In final guidance, NICE recommended canagliflozin (Invokana) as dual therapy in combination with metformin where a sulfonylurea is contraindicated or not tolerated, or the patient is at risk of hypoglycaemia.
Canagliflozin can also be considered in combination with insulin with or without other anti-diabetic drugs. In addition, it can be offered as triple therapy when taken with metformin and either a sulfonylurea or a thiazolidinedione.
The drug, marketed by Janssen-Cilag, marks the tenth NICE-approved treatment to reduce blood sugar levels in type 2 diabetes.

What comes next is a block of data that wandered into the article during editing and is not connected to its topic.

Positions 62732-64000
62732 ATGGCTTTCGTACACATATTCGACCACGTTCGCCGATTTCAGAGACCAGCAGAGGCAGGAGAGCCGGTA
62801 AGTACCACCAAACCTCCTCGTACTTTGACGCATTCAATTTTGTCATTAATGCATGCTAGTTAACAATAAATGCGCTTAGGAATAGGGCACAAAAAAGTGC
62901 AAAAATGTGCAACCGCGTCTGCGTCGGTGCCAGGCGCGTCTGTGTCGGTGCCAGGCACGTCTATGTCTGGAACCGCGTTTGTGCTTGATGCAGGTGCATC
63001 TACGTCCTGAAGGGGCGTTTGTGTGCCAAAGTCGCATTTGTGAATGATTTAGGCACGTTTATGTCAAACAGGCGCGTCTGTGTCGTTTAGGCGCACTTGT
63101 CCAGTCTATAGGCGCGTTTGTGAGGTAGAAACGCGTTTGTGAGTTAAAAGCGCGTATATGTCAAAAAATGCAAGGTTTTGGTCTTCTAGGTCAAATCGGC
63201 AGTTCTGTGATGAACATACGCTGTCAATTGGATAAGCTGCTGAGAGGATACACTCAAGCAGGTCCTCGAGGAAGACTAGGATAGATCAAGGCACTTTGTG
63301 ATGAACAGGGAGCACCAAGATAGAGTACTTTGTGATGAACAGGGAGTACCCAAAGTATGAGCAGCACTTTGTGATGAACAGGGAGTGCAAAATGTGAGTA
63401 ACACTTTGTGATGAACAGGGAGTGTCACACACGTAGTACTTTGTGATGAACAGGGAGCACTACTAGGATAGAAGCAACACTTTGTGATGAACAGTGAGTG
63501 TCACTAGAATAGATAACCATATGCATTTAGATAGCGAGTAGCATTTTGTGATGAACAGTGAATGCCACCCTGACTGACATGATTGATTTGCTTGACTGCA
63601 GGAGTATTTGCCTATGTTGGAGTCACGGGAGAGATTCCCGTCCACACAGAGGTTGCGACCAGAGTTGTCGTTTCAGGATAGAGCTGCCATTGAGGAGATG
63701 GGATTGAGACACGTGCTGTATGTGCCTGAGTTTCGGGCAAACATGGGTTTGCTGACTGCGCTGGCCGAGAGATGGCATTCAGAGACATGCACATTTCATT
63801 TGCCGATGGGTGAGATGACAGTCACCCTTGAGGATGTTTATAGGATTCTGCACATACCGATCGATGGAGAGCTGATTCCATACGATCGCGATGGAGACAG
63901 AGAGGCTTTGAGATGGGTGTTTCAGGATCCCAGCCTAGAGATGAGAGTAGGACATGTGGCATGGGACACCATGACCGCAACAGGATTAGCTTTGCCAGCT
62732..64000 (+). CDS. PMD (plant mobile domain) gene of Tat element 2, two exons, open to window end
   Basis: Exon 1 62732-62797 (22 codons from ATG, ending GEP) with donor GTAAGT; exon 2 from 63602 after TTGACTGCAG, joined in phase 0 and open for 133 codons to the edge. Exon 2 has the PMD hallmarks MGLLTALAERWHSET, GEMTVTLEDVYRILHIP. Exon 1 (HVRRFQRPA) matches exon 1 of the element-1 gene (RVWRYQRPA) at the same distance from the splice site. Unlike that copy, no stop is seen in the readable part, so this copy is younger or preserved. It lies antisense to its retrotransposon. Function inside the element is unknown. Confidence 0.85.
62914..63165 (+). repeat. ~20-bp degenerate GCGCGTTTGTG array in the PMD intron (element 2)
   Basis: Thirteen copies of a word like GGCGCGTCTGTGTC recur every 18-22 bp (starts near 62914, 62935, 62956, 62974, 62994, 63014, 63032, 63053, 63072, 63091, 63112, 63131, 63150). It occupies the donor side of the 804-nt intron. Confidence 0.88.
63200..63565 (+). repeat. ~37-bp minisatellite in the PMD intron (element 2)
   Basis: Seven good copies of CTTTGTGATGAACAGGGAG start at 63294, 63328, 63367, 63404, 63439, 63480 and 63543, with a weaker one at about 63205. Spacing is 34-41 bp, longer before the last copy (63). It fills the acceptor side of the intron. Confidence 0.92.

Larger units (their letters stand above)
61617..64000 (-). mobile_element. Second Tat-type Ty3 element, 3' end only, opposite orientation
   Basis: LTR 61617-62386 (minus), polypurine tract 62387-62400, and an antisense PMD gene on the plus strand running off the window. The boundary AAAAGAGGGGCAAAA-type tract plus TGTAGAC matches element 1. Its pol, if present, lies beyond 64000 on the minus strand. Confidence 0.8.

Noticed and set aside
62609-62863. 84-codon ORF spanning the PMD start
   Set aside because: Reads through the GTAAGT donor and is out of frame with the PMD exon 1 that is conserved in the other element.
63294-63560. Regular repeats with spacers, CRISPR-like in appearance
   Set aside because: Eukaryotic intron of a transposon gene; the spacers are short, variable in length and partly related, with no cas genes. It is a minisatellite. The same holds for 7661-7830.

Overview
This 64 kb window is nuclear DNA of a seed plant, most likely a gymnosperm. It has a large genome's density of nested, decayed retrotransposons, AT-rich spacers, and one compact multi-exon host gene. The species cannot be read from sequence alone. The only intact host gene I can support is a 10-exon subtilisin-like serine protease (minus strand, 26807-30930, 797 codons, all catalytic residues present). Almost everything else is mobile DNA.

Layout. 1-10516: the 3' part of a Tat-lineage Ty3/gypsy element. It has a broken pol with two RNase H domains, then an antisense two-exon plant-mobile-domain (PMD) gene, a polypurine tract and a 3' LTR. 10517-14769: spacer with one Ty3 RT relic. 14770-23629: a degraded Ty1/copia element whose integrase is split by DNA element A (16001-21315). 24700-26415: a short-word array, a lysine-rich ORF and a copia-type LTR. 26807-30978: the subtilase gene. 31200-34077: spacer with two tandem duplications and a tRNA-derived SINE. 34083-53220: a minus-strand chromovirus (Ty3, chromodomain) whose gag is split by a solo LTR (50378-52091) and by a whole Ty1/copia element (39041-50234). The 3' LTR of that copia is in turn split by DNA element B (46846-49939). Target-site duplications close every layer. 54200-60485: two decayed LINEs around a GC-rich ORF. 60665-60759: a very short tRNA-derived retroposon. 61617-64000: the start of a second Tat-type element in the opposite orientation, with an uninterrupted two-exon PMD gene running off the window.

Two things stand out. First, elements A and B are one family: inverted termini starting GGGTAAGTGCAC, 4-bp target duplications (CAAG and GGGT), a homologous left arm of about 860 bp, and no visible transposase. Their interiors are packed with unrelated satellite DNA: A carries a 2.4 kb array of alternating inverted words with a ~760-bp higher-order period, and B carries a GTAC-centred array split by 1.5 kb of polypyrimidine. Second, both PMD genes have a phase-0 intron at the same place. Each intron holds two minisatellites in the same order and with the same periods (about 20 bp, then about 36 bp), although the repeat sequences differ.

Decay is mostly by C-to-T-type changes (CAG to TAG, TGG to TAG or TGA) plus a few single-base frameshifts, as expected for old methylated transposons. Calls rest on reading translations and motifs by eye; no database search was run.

It is taken orally once daily, and belongs to a class of drugs known as sodium glucose co-transporter 2 (SGLT-2) inhibitors, which work by blocking reabsorption of excess glucose in the kidneys, enabling it to pass out of the body in urine.
Professor Carole Longson, director of the centre for health technology evaluation at NICE, said: ‘Treatment needs can vary from person to person which means clinicians need access to a number of drugs if they are to successfully control type 2 diabetes.
'With this new positive recommendation for canagliflozin, we have added another clinically and cost effective option to the armoury of anti-diabetic drugs.’